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Progressive Rock CD Reviews

Electric Light Orchestra

Eldorado

Review by Gary Hill

This album is an intriguing one. It doesn’t have a lot of the polished hit making that would later be part of ELO, but it is recognizable instantly as Electric Light Orchestra. The blend of symphonic music, rock and prog is very effective here. I like this album a lot, really. It should be noted that I reviewed a couple of these tracks on an ELO compilation disc. For the sake of consistency, those track reviews are included here.

This review is available in book format (hardcover and paperback) in Music Street Journal: 2014  Volume 5 at lulu.com/strangesound.

Track by Track Review
Eldorado Overture

Opening with weird atmospherics, there is a spoken section that (along with the symphonic music) feels like it could come from a movie. This is very much a classical piece. It definitely does feel like soundtrack music and it gets quite powerful. It does launch into a some more rock oriented music after a while, though. Other than those spoken words, it’s purely instrumental.

Can't Get It Out of My Head
This is a balladic track, but it’s also quite strong. I’ve always liked this one a lot. I could see someone saying the arrangement is a bit schmaltzy, but for ELO it really works.
Boy Blue
A considerably progressive rock oriented introduction gives way to a great ELO trademark jam. They include another extended prog section mid-track for great effect.
Laredo Tornado
Guitar opens this. They launch out into a rather funky, soulful jam as the introduction winds through. The short jam mid-track brings some hints of Beatles-like sounds. After that, they do a short section with just percussion and vocals.
Poor Boy (The Greenwood)
In a lot of ways the verses to this feel like a Bob Dylan song, but delivered with a classic ELO sound. The choruses get a more typical ELO sound. It’s a cool song that’s both a rocker and has a lot of that symphonically tinged Electric Light Orchestra. Some parts of this really soar.
Mister Kingdom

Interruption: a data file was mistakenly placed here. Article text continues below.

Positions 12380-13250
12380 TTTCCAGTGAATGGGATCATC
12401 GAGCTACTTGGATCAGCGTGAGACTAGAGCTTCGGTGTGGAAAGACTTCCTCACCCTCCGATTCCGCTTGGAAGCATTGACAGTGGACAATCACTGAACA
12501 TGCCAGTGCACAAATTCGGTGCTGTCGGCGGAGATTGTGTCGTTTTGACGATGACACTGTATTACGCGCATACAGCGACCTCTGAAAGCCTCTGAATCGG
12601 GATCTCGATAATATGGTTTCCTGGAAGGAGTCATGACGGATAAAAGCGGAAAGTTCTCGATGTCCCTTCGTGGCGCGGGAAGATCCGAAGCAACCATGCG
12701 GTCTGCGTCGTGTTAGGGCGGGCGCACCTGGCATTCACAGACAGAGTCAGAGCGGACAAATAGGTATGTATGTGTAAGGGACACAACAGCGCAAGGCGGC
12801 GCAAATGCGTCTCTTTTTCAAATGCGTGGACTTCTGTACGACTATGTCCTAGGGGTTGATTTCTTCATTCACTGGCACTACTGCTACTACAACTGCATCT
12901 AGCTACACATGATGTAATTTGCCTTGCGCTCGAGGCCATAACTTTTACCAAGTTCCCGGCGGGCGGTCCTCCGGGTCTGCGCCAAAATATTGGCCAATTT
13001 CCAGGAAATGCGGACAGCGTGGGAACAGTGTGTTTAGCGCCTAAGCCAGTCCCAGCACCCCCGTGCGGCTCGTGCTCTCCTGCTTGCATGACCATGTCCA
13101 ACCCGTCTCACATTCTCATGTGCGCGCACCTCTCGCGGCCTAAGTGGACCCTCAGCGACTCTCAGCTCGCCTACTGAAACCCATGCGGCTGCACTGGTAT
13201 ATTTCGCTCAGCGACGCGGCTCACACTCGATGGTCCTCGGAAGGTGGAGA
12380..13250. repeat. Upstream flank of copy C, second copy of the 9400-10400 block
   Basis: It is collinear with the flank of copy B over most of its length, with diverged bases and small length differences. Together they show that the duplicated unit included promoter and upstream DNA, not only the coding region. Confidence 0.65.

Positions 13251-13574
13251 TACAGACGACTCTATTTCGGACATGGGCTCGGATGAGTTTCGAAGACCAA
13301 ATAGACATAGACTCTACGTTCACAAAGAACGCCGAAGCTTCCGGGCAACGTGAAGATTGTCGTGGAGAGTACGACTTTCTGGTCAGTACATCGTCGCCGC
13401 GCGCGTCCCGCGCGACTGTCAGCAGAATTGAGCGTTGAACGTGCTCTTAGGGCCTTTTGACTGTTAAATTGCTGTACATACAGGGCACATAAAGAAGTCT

This is a slower song. It really showcases the effectiveness of the combination of rock and symphonic sounds. It’s a powerful piece that’s pretty and yet also very potent. The strings add so much, but the song structure and vocal arrangement would have delivered even without that. The full package is just that much better for the combination.
Nobody's Child
A full symphonic treatment opens the cut. Then they bring out into a great bluesy jam. It’s still got plenty of the ELO styled symphonic rock goodness, though. I really like this song a lot. In fact, it is one of my favorites here. It just oozes cool. The jazzy piano solo is a great touch.
Illusions in G Major
This is very much an old school rock and roller. It is still done with that ELO flair, though. Think “Roll Over Beethoven.”
Eldorado
A symphonic tapestry starts this. Then a piano based structure serves as the backdrop for the impassioned vocals. The cut grows out from there in great fashion. As this gets more involved there are some real theatrical elements that emerge. The weird symphonic prog jam later in the piece, in particular, at times feels like it could come from a film. That section takes it into the next number.
Eldorado Finale
Coming in with the symphonic, cinematic sounds of the previous piece’s conclusion, this works that into quite an inspiring jam. Then, around the one minute mark, it drops to weirdness and the spoken voice from the opening song returns to end this.
Eldorado Instrumental Medley
The first of two bonus tracks, this is a great instrumental melody weaving together various musical themes from the album. It covers a lot of territory and ranges from symphonically powerful to melodically evocative. At times it really rocks out. It’s really a great way to encapsulate some of the best musical moments of the disc into one killer instrumental.
Dark City
This is a short bit of psychedelic dark music. It’s intriguing, but not compelling like the previous bonus track was.

 

 
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